Case Study: Berkeley Police Dept | 911/non-911 Public Safety Communications Call Center

Case Study: Berkeley Police Dept, 911/non-911 Public Safety Communications Call Center 1

Explanation of how call takers and dispatchers at the Berkeley Police Department Public Safety Communications Center handle 911 calls.


CAD (Computer Aided Dispatch) Software System The Berkeley Police Department uses this software system to prioritize & record events, track the status and location of officers in the field, and effectively dispatch personnel (Ibid.).

Call Takers The City of Berkeley has call takers who accept and processes inbound 911 and administrative calls for police, fire, and medical services and other services. They input call info into the Computer Aided Dispatch (CAD) system and transfer the info to fire and police dispatcher staff. BPD is Berkeley Police Department (Auditor’s Report, 8; 2021).

Dispatchers coordinate all police-related calls requiring a response from law enforcement and enter all officer-initiated incidents into the CAD system. They maintain radio contact with field staff (Auditor’s Report, 8; 2021). Dispatchers have the ability to enter narrative data at any time to provide ongoing information to the officer regarding the nature of the event. The CAD is not optimized to give responders all the information they need before arriving at the scene (Auditor’s Report, 10; 2021).

Events are situations entered in the CAD resulting in a response by at least one sworn officer. There are several ways an event is initiated. Community members initiate events by calling the 911 emergency or non-emergency lines, or by flagging down an on-duty officer. Police officers may initiate events on their own. Events are initiated when an alarm goes off or when CHP transfers a call. There can be multiple incoming calls for one event (Auditor’s Report, 10; 2021).

Dispatch Duties

Assigning Call Types

  • Dispatchers assign each event a call type that describes important information about the event unless the event is officer-initiated. Call types are also used to assign priorities and resources to an event (Auditor’s Report, 11; 2021).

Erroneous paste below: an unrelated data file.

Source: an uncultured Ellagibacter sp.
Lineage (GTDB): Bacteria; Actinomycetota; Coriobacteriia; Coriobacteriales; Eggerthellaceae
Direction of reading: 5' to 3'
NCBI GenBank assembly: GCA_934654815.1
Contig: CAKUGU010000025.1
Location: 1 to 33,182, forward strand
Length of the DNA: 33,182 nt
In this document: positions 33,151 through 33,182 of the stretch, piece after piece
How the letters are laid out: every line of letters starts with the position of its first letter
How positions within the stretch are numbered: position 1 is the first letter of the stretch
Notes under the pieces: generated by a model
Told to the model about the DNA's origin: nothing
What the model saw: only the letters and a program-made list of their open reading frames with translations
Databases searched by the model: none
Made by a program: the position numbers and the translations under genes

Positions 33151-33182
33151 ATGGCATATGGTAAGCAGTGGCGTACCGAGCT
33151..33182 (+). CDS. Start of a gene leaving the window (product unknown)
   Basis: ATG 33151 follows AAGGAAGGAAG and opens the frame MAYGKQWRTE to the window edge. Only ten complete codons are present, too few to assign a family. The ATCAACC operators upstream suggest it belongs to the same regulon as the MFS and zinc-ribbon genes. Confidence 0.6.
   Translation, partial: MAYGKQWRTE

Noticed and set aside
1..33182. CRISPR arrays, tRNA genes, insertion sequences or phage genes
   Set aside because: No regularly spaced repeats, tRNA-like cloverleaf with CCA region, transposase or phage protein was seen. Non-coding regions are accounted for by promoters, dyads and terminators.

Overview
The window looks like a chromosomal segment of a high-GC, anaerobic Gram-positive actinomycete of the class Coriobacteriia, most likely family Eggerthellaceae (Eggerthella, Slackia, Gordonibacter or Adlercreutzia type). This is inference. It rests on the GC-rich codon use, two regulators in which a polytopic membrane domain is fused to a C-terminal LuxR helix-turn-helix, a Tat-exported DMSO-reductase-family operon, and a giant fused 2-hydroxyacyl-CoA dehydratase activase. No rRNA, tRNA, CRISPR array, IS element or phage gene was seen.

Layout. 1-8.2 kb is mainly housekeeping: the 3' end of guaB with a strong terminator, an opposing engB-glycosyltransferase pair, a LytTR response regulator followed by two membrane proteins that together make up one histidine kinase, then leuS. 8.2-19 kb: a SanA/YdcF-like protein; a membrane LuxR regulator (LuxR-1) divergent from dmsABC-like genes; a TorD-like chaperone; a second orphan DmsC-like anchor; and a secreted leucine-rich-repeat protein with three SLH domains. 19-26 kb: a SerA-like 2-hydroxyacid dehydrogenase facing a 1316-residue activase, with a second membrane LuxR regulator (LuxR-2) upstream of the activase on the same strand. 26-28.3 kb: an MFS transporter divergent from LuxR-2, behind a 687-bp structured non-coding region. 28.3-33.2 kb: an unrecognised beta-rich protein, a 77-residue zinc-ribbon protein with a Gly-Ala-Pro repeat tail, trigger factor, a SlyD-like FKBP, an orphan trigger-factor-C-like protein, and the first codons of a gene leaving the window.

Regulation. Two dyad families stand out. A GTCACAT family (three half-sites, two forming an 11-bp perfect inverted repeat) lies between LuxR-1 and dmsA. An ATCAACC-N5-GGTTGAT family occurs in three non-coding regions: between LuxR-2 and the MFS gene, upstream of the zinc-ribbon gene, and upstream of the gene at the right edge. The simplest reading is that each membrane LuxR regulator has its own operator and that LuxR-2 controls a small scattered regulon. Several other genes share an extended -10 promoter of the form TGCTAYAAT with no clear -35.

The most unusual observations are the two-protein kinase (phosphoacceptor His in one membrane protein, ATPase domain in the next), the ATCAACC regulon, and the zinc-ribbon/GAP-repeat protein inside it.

• The Berkeley Police Department uses 137 unique call types. Some describe a potential crime (e.g., robbery, assault, gambling), while others describe the location (e.g., fall on city property), people involved (e.g., missing juvenile), or a situation that may not be related to crime (e.g., welfare check, vehicle stop)(Ibid.).

  • Call types for events are assigned prior to arrival of Berkeley Police Department staff in the community, and they may differ from the actual event that took place after the event has concluded (Ibid.).

Assigning Priority Levels

  • Dispatchers are responsible for collecting adequate information in order to determine the appropriate response action based on the nature and priority of the event, and the available resources (Auditor Report, 21; 2021).

  • Dispatchers assign all events a priority level which aligns with guidelines for how soon the Communications Center should dispatch police personnel to the event based on the urgency or severity of the circumstances. For an event with a priority level 1, dispatchers are expected to dispatch officers within one minute, whereas they have up to 90 minutes from the time of the initial call to dispatch an officer to a priority level 4 event (Ibid).

Pre-scene, On-scene, Post-scene—from Call to Response using the CAD System

Pre-scene. Information entered into CAD at this stage may not always match the information entered later in the response process. By the time an officer arrives, a burglary may no longer be in progress, a noisy party may have dispersed, or, if the delay between call and response is long enough, the caller may have left the location (Auditor Report, 10; 2021).

On-scene. Berkeley officers notify a dispatcher when they are on their way to the scene & when they arrive. Due to the changing nature of events, the police officer assigned as the primary unit collects additional information on scene (Ibid.).

On-scene. The CAD event will be updated as information becomes available by either the officer or dispatcher, however, the call type is final once the officer arrives and a responding officer cannot change the call type in CAD. The evolving situation of a call may lead to a dispatcher assigning additional police or other units to the scene, or officers nearby may self-dispatch to provide backup (Ibid.).

Post-scene. Once the event is closed, the primary officer on scene completes an incident report if required by the severity of the event, and updates the CAD file with any new information. Those reports are submitted to the Berkeley Police Department patrol shift supervisor and either approved or revised (Ibid.).

Post-scene. Typical revisions include clarifying dates, police codes, or providing additional details. According to BPD, disposition codes are most often entered by an officer. However, an officer may also radio into the Communications Center about the event and a dispatcher will enter disposition information (Ibid.).

1 All material contained in this document reflects content contained in the elected Berkeley City Auditor’s Data Analysis of Police Response (July 2, 2021). At the Berkeley City Council’s direction, the City Auditor analyzed the Berkeley Police Department’s Response to Calls for Service from 2015-2019 (350,000+ calls). The above table is located on page 9. The report is available at: Audit Reports - City of Berkeley, CA